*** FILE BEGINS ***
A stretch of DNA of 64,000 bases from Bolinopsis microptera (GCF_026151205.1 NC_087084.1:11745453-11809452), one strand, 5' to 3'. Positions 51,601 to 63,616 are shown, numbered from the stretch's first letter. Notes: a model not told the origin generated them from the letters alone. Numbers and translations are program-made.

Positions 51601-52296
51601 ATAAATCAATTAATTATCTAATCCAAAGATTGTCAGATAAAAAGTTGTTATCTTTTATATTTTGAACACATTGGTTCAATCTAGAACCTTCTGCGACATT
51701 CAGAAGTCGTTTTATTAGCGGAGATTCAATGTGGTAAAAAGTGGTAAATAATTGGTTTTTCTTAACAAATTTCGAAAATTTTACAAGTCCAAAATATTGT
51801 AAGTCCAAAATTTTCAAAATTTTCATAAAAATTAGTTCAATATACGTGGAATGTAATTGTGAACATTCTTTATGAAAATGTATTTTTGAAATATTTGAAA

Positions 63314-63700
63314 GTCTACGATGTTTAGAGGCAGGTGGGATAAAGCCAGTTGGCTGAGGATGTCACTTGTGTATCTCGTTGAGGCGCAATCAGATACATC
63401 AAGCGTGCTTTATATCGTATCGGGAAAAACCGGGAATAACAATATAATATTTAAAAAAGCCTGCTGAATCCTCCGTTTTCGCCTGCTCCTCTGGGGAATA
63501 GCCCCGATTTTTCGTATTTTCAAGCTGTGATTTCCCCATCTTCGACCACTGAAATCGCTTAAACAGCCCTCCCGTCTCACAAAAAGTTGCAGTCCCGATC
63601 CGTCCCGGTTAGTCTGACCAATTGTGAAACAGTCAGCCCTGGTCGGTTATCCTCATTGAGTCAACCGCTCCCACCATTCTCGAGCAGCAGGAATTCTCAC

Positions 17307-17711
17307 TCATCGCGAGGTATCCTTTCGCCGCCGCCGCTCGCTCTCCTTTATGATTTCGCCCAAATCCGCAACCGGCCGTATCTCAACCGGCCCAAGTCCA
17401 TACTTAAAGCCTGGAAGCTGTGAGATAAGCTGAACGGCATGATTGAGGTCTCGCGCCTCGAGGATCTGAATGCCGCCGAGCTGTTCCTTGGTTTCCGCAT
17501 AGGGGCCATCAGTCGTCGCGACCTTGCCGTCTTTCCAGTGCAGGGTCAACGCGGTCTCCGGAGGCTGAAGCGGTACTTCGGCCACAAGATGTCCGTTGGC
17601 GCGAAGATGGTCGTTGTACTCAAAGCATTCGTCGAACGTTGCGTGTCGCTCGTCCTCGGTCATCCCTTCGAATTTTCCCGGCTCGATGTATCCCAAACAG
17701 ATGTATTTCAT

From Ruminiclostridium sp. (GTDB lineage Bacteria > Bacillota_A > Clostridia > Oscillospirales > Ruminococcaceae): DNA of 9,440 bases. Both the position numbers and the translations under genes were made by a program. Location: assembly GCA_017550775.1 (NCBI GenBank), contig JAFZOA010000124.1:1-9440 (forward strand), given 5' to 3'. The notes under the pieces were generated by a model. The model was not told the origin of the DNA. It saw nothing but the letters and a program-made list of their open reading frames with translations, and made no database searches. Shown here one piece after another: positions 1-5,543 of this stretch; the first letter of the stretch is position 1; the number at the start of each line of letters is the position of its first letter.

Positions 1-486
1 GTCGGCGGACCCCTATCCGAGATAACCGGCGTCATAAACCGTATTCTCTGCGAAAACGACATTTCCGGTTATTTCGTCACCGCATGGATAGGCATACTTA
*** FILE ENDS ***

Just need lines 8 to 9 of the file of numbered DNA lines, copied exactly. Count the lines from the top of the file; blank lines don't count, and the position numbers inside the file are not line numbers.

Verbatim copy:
63401 AAGCGTGCTTTATATCGTATCGGGAAAAACCGGGAATAACAATATAATATTTAAAAAAGCCTGCTGAATCCTCCGTTTTCGCCTGCTCCTCTGGGGAATA
63501 GCCCCGATTTTTCGTATTTTCAAGCTGTGATTTCCCCATCTTCGACCACTGAAATCGCTTAAACAGCCCTCCCGTCTCACAAAAAGTTGCAGTCCCGATC